First off, David gets what makes The Fantastic Four work and why they're unique: they're not superheroes. I say this to writers who answer back: "But they've got superpowers!" Sure, one can have superpowers but that doesn't necessarily make one a superhero. The
Fantastic Four are first and foremost a family of
explorers/adventurers. They boldly go where no other Marvel character has gone before. Sure, they may square off against the occasional supervillain and there's nothing wrong with that but The Fantastic Four are at their best when they're pushing the boundaries of The Marvel Universe, discovering new lands, new worlds, new dimensions and new characters.
David starts his story deep in The Negative Zone where the maintenance crew of a Stark/Fujikawa mining installation finds a mysterious metal pod during a particularly nasty storm. They open the pod and find four human beings inside who by their clothes, appearance and actions would appear to be the legendary Fantastic Four. Upon awakening they are surprised to find themselves not only in The Negative Zone but also in the year 2099 with no memory of how they got into the pod or why they are in another time period. What I really liked about that scene is that instead of the maintenance crew falling down on their knees and worshipping The Fantastic Four (as a lesser writer might have been tempted to do) the crew see the heroes as a shockin' nuisance who are getting in the way of them doing their jobs and getting paid. And Reed sees their strip mining of The Negative Zone as a grossly reckless thing to do as The Negative Zone apparently has been contracting all of these years, indeed, ever since Reed discovered it. At least I think that's what's happening; it's one of those concepts that only Mr. Fantastic understands and one of the story's supporting characters even asks how can an infinite universe be finite but that's okay; David is a good enough writer that he makes Mr. Fantastic's explanation of how such a thing can be sound plausible and that's good enough for me.
The Fantastic Four quickly comes to blows with Stark/Fujikawa to decide the fate of The Negative Zone and the opening four-issue mini-series resolves this conflict in a way that was so intelligently
written and leaves the door open for so many fascinating possibilities that really made me look at the way the story was written in a whole new way. David Ellis obviously had this whole thing planned out right from the start and he's to be admired for resolving the many conflicts of the story in such a logical manner whereas a lesser writer would have went in a more pedestrian and ultimately boring direction.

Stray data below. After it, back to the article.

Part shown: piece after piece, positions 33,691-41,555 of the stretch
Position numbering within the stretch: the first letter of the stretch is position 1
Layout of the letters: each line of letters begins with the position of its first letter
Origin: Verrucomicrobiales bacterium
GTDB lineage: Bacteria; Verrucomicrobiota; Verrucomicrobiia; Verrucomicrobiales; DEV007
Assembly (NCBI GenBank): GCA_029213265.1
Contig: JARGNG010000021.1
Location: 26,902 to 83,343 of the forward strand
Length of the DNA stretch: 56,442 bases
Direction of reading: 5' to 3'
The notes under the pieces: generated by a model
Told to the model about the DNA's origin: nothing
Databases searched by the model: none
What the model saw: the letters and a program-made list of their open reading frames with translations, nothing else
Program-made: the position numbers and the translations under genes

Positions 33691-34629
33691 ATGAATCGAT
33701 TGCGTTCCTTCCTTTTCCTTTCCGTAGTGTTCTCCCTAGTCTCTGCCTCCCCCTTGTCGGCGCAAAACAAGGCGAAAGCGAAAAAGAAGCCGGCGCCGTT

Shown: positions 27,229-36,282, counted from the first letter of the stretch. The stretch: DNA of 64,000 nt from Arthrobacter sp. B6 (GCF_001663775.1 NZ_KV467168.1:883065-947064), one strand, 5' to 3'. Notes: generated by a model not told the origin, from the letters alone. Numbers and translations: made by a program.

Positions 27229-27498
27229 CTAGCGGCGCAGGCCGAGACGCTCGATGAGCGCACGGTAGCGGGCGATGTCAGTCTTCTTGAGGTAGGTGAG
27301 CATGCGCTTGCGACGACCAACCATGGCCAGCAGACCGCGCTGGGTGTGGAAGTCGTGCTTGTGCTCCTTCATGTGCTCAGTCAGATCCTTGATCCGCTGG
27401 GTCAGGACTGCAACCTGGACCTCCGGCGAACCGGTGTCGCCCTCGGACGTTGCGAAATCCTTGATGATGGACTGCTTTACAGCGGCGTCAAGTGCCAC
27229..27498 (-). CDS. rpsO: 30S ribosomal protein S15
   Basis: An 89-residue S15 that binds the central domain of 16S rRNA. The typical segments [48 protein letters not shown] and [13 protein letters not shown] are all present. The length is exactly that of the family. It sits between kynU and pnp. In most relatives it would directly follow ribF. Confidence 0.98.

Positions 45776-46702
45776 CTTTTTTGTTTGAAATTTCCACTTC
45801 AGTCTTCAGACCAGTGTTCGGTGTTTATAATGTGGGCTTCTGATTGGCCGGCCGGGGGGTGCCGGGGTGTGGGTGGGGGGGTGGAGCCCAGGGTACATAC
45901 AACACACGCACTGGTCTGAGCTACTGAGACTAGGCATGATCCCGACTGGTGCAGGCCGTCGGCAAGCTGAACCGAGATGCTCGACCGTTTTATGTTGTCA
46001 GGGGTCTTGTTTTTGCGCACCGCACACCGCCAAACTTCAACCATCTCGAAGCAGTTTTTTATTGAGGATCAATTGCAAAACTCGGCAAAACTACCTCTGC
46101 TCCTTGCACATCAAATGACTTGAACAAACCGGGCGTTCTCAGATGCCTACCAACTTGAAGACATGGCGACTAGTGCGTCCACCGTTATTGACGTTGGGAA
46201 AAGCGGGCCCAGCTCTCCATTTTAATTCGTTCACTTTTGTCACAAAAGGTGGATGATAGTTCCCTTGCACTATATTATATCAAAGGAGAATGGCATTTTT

I like David's writing style a lot. It's very clear and he uses just enough exposition to set up the scene and let you know where you are and who's doing what to whom. And he really excels at characterization. Although I'd have liked Sue to be a bit more assertive, he nails Reed down cold. Ben is the gruff and lovable powerhouse of the Lee/Kirby days and thank The Norns that David doesn't feel the need to twist Johnny Storm's sexual orientation all
outta whack simply for shock value, which seems to be the main reason writers want to do Fantastic Four fanfic these days. I don't know if the Maintenance Crew that discovers the Fantastic Four are David's original characters or if they're from the RealMarvel 2099 book but either way they're portrayed very well indeed and I ended up being very interested in their roles as the story progressed.
So should you read FANTASTIC FOUR 2099? I certainly hope that you would. So far there's just the 4-issue mini-series and it's an entertaining, exciting read. The story is one of the most intelligently written I've read lately and it's done with style, charm and wit. David Ellis is an excellent writer and I hope he'll be continuing this series in future. If you haven't read it yet, this is the perfect time to jump on board. I think you'll like it a lot. I know I did.
-- Derrick Ferguson, via listserv
I had the widest grin on my face when I saw this review on the HEROES Fanfic Mailing List. I'm definitely glad you enjoyed it, Derrick, and that you're willing to spread the word about it. Does this mean you'll be sticking around for the ongoing? ;)
Oh, and folks, check out Derrick's fanfic (and original) writing. This guy knows the business. He's written -- deep breath -- Avengers #9 - #18 and a few related specials at Avengers2000, Mon-El #1 - #4 at DC Heroes, Red Skull at DejaView, Amazing Fantasy #3 - #4 and the current Hulk #1 - #2 at Marvel Omega, and A Man Called Mongrel (original fiction) at Artifice Comics, along with probably a bunch more stuff I missed. Derrick gets around, yo.
-David Ellis, email@example.com
October 19th, 2005
NEXT ISSUE: Sue Storm versus the Negative Zone warriors!
Shandra Willis versus the Stark-Fujikawa database!
Three members of the Fantastic Four versus a surprising adversary!
Just what's the deal with these native beings anyway?
And that rascally Reed Richards writes in his journal about dental floss. Okay, maybe not.